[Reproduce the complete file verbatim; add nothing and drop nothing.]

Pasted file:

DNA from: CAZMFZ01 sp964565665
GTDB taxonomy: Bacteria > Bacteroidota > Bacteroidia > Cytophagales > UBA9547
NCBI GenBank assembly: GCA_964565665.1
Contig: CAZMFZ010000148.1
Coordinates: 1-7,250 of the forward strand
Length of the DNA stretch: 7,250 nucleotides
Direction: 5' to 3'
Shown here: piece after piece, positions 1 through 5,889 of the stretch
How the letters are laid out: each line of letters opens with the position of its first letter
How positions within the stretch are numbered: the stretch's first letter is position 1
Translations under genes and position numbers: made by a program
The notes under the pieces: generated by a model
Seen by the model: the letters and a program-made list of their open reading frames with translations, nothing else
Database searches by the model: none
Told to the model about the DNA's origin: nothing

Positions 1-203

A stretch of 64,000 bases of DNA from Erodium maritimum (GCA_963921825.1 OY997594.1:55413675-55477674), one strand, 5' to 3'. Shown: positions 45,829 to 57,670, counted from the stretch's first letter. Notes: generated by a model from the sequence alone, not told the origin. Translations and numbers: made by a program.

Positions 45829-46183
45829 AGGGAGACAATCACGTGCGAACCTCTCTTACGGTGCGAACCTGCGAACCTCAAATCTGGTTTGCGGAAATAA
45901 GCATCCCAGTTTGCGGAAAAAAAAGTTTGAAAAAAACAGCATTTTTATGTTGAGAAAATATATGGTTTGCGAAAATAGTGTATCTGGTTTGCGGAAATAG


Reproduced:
DNA from: CAZMFZ01 sp964565665
GTDB taxonomy: Bacteria > Bacteroidota > Bacteroidia > Cytophagales > UBA9547
NCBI GenBank assembly: GCA_964565665.1
Contig: CAZMFZ010000148.1
Coordinates: 1-7,250 of the forward strand
Length of the DNA stretch: 7,250 nucleotides
Direction: 5' to 3'
Shown here: piece after piece, positions 1 through 5,889 of the stretch
How the letters are laid out: each line of letters opens with the position of its first letter
How positions within the stretch are numbered: the stretch's first letter is position 1
Translations under genes and position numbers: made by a program
The notes under the pieces: generated by a model
Seen by the model: the letters and a program-made list of their open reading frames with translations, nothing else
Database searches by the model: none
Told to the model about the DNA's origin: nothing

Positions 1-203

A stretch of 64,000 bases of DNA from Erodium maritimum (GCA_963921825.1 OY997594.1:55413675-55477674), one strand, 5' to 3'. Shown: positions 45,829 to 57,670, counted from the stretch's first letter. Notes: generated by a model from the sequence alone, not told the origin. Translations and numbers: made by a program.

Positions 45829-46183
45829 AGGGAGACAATCACGTGCGAACCTCTCTTACGGTGCGAACCTGCGAACCTCAAATCTGGTTTGCGGAAATAA
45901 GCATCCCAGTTTGCGGAAAAAAAAGTTTGAAAAAAACAGCATTTTTATGTTGAGAAAATATATGGTTTGCGAAAATAGTGTATCTGGTTTGCGGAAATAG